Cinema Lumiere - Sala Scorsese > 14:30


Introduced by

producer Pierre-Alain Meier


Monday 25/06/2018


Original version with subtitles


Film Notes

Mambety was to Carthage ’92 what John Ford and Orson Welles had been to Cannes.

Manthia Diawara

I began to make Hyènes when I realized I absolutely had to find one of the characters in Touki Bouki, which I had made twenty years before. This is Anta, the girl who had the courage to leave Africa and cross the Atlantic alone. When I set out to find her again, I had the conviction that I was looking for a character from somewhere in my childhood. I had a vision that I already had encountered this character in a film. Ultimately, I found her in a play called The Visit (1956) by Friedrich Dürrenmatt. I had the freedom and confidence to marry his text with my film and make his story my own.

I am interested in marginalized people, because I believe that they do more for the evolution of a community than the conformists. Marginalized people bring a community into contact with a wider world. […] The film depicts a human drama. My task is to identify the enemy of humankind: money, the International Monetary Fund and the World Bank. I think my target is clear. While Hyènes tells a human story to the whole world, I also wanted to pay homage to the beauty of Africa when I made the film. For me, part of that beauty is the fact that it is not very difficult to make a film in Africa. The abandoned bags of rice that the people of Colobane wear at the end of the film did not cost much. It was only the equipment for the production that was a little expensive. I have a great desire to demystify cinema – especially the financial aspect of cinema. Africa is rich in cinema, in images. Hollywood could not have made this film, no matter how much money they spent. The future belong to images. […] It is good for the future of cinema that Africa exists. Cinema was born in Africa, because the image itself was born in Africa. The instruments, yes, are European, but the creative necessity and rational exist in our oral tradition. As I say to children, in order to make a film you must only close your eyes and see the image. Open your eyes, and the film is there. Oral tradition is a tradition of images. Imagination creates the images and the images creates cinema, so we are in direct lineage as cinema’s parents.

N. Frank Ukadike, The Hyena’s Last Laugh: A Conversation with Djibril Diop Mambety, “Transition 78”, n. 2, W.E.B. Dubois Institute and Indiana University Press, 1999

Cast and Credits

Sog.: dal dramma La visita della vecchia signora di Friedrich Dürrenmatt. Scen.: Djibril Diop Mambety. F.: Matthias Kälin. M.: Loredana Cristelli. Mus.: Wasis Diop. Int.: Ami Diakhate (Linguère Ramatou), Djibril Diop Mambety, Mansour Diouf (Dramaan), Calgou Fall (il prete), Faly Gueye (Mme. Drameh), Mamadou Mahourédia Gueye (il sindaco), Issa Ramagelissa Samb (il professore), Abdoulaye Diop (il dottore) Prod.: Pierre-Alain Meier, Alain Rozanès per Thelma Film AG. DCP. D.: 110’. Col.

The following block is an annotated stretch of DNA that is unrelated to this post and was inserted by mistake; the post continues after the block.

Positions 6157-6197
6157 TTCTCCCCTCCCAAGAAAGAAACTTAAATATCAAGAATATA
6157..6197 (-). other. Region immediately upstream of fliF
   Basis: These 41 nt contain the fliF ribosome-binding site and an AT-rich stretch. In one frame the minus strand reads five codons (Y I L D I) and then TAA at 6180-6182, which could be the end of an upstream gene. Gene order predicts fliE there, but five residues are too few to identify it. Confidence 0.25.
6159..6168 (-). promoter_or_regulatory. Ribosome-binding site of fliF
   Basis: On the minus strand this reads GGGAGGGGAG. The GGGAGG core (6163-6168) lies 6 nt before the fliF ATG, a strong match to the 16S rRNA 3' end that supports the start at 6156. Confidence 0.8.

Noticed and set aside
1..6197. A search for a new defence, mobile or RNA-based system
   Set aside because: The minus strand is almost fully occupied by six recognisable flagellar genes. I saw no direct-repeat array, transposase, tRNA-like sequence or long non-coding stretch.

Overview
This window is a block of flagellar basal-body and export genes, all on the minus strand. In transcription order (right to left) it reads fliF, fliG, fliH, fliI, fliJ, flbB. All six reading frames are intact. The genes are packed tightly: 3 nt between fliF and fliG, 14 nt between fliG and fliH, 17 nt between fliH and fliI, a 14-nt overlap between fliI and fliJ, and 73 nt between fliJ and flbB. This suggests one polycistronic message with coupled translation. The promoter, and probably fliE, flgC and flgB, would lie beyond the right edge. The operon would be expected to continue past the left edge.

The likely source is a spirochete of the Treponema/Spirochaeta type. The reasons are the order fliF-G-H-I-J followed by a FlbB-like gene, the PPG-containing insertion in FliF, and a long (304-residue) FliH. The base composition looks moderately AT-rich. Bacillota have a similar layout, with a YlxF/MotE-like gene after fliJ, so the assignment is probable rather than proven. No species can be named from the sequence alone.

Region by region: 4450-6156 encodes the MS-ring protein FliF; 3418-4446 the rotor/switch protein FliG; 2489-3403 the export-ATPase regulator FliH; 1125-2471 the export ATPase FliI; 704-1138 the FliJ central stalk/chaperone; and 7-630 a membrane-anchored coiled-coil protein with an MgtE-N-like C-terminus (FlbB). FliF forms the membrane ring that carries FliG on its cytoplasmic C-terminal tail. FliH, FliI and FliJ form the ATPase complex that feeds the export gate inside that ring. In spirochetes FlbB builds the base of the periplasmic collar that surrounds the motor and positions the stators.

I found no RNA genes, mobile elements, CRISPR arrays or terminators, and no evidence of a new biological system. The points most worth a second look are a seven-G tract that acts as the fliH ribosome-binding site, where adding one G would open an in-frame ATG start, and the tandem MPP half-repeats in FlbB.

Film Notes

Fifteen years after making Touki Bouki, Djibril Diop Mambety returned to depict the two things that mattered most to him: cinema and children. In this production, Idrissa Ouédraogo is recorded shooting his second feature, Yaaba. And beyond this sensitive tribute, we are also introduced to a nation, Burkina Faso, which remains the only country in West Africa to have developed a film industry of its own, under the aegis of Thomas Sankara, with indigenous production companies, financial support support for directing and distributing. Thus, Djibril Diop Mambety uses his depiction of Ouédraogo shooting a story about a grandmother and two kids to establish a visual connection between the Africa of his day and the theme of childhood, his other great passion. Mambety has set up a Dakar-based foundation named Yaadikone to support children and encourage nature conservation. The name is a tribute to a ‘Senegalese Robin Hood’ who fought colonialism and injustice of all sorts. The foundation continues to defend children’s rights and organize one-off events designed to promote children and place them in the public eye. To this extent, Parlons grand-mère is more of a cinematic poem than a documentary film. It is truly a manifesto for film-making, for children and for Africa.

Vincent Adatte

Cast and Credits

Scen., F., M.: Djibril Diop Mambety. Int.: Idrissa Ouédraogo. Prod.: Djibril Diop Mambety. DCP. D.: 34’. Col.